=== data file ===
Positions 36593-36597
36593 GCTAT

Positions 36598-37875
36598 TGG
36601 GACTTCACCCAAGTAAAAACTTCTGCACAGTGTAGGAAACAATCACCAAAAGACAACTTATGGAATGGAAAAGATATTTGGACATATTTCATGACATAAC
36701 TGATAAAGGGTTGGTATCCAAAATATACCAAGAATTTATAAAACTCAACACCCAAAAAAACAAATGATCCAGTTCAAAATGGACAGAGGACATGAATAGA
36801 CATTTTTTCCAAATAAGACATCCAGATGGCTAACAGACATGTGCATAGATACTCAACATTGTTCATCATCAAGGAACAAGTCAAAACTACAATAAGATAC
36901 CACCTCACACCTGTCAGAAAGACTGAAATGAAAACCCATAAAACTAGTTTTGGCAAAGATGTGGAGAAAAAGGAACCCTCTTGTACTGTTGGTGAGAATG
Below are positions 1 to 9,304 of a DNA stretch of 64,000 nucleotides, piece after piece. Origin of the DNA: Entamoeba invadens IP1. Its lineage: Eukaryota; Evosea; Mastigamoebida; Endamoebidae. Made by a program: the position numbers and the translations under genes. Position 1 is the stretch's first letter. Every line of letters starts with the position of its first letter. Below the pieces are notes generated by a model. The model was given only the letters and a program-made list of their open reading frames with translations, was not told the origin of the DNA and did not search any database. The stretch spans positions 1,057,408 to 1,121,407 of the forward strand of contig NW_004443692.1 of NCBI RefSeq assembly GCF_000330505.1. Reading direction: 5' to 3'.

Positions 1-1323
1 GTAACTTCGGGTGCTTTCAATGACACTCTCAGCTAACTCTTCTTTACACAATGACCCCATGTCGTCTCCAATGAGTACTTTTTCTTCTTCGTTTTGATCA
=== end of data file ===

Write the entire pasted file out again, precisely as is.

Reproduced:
Positions 36593-36597
36593 GCTAT

Positions 36598-37875
36598 TGG
36601 GACTTCACCCAAGTAAAAACTTCTGCACAGTGTAGGAAACAATCACCAAAAGACAACTTATGGAATGGAAAAGATATTTGGACATATTTCATGACATAAC
36701 TGATAAAGGGTTGGTATCCAAAATATACCAAGAATTTATAAAACTCAACACCCAAAAAAACAAATGATCCAGTTCAAAATGGACAGAGGACATGAATAGA
36801 CATTTTTTCCAAATAAGACATCCAGATGGCTAACAGACATGTGCATAGATACTCAACATTGTTCATCATCAAGGAACAAGTCAAAACTACAATAAGATAC
36901 CACCTCACACCTGTCAGAAAGACTGAAATGAAAACCCATAAAACTAGTTTTGGCAAAGATGTGGAGAAAAAGGAACCCTCTTGTACTGTTGGTGAGAATG
Below are positions 1 to 9,304 of a DNA stretch of 64,000 nucleotides, piece after piece. Origin of the DNA: Entamoeba invadens IP1. Its lineage: Eukaryota; Evosea; Mastigamoebida; Endamoebidae. Made by a program: the position numbers and the translations under genes. Position 1 is the stretch's first letter. Every line of letters starts with the position of its first letter. Below the pieces are notes generated by a model. The model was given only the letters and a program-made list of their open reading frames with translations, was not told the origin of the DNA and did not search any database. The stretch spans positions 1,057,408 to 1,121,407 of the forward strand of contig NW_004443692.1 of NCBI RefSeq assembly GCF_000330505.1. Reading direction: 5' to 3'.

Positions 1-1323
1 GTAACTTCGGGTGCTTTCAATGACACTCTCAGCTAACTCTTCTTTACACAATGACCCCATGTCGTCTCCAATGAGTACTTTTTCTTCTTCGTTTTGATCA